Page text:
Okpoko, who spoke for the Body of Senior Advocates of Nigeria, urged the NJC to be firm in dealing with judges found to have compromised their position in rendering conflicting decisions and disregarding existing precedents.

While lamenting the dwindling public respect for the Judiciary, Okpoko cautioned against engaging in unethical conduct, including accepting bribe.

“In our nation, as it stands today, no one needs to be told that the Bar and the Bench are at a cross road. For the Judiciary, the nation, in recent past has witnessed the show of shame brought about by court of coordinate jurisdiction assuming jurisdiction to hear the same dispute between the same parties and delivering verdicts that are totally in conflict with one another.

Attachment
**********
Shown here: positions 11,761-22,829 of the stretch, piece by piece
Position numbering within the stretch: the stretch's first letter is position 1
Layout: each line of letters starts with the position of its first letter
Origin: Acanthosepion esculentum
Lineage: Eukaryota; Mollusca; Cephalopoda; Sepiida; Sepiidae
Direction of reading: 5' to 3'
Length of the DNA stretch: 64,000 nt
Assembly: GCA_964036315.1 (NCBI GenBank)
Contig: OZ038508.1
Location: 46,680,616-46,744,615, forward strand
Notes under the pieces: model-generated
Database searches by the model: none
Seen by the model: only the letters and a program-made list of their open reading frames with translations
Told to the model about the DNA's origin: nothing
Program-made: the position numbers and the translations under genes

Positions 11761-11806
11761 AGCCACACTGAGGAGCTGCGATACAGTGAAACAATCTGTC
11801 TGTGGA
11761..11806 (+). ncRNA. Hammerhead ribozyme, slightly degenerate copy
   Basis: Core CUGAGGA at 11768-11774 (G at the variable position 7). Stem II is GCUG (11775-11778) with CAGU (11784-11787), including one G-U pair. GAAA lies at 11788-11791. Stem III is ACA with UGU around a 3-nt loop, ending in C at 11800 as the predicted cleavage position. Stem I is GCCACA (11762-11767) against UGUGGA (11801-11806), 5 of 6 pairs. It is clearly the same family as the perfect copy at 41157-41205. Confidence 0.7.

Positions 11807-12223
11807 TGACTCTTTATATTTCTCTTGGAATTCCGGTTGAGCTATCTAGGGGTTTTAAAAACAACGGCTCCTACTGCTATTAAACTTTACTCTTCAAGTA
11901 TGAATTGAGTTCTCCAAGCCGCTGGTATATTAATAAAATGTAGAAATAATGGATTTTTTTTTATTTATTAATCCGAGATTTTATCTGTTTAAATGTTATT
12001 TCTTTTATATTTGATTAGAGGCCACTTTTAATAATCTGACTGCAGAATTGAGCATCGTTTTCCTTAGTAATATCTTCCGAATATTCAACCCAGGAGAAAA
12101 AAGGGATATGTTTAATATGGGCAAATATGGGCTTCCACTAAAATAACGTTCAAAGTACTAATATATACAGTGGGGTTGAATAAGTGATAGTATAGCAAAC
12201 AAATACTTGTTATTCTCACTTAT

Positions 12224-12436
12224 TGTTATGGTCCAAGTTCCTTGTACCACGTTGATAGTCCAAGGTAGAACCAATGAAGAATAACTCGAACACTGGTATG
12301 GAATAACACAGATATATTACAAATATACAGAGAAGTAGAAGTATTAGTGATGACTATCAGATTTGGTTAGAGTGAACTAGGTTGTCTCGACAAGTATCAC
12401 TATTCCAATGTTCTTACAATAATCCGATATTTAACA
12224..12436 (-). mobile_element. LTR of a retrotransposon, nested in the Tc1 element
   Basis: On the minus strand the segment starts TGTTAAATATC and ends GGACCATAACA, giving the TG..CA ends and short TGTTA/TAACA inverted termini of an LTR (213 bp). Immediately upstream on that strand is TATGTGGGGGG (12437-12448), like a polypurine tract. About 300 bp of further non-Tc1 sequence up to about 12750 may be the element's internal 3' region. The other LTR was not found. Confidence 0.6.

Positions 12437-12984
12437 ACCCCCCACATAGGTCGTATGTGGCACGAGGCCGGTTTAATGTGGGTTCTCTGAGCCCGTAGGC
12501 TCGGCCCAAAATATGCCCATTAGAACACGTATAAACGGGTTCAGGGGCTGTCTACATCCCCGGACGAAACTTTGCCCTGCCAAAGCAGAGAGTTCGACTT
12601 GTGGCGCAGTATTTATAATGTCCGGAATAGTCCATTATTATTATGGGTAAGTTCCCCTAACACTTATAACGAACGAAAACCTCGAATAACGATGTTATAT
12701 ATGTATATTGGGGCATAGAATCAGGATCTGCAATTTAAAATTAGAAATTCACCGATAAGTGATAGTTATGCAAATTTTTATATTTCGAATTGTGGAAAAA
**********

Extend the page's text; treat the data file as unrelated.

“For the Chief Justice of Nigeria, and the NJC, this is a very embarrassing development, and I call on the regulatory authorities to step in immediately to do the damage control so as to save our justice system from further ridicule. This is not just a matter of corruption. Conflicting judgments go to the very root of the judicial system.

Onadeko, who spoke for the new SANs, said they will work to uphold and positively advance the ethics and ethos of the profession, from their new position, bearing in mind the privilege, duties and responsibilities that their new status attracts.

Other new SANs include: Olaseni Abiodun Adio,  Nnamonso Udo Ekanem, Prof Muhammed Tabiu, Dr Valerie-Janette Ogonna Azinge and Olufunke Abimbola Agbor. Olusola Oladimeji Ojutalayo, Richard Ayodele Akintunde, Oyesoji Gbolahan Oyeleke and James Onyeanwuna Njeze Ikeyi,

There are also: Elisha Yakubu Kurah, Adewunmi Adedeji Ogunsanya, Olatubosun Ola Olanipekun, Kalu Ikwuonwu Umeh and Adewale SundayAdesokan.

Others are Fredson Chijioke Alexander Okoli, Olasheni Ibiwoye, Abdulhakeem Utman Mustapha, Mba Ekpezu, Edward Gyang Pwajok and Prof Chukwu Amari Omaka.

Of the 22, 19 are from among the advocate category while 3 are from the academics. Only two women made it this year.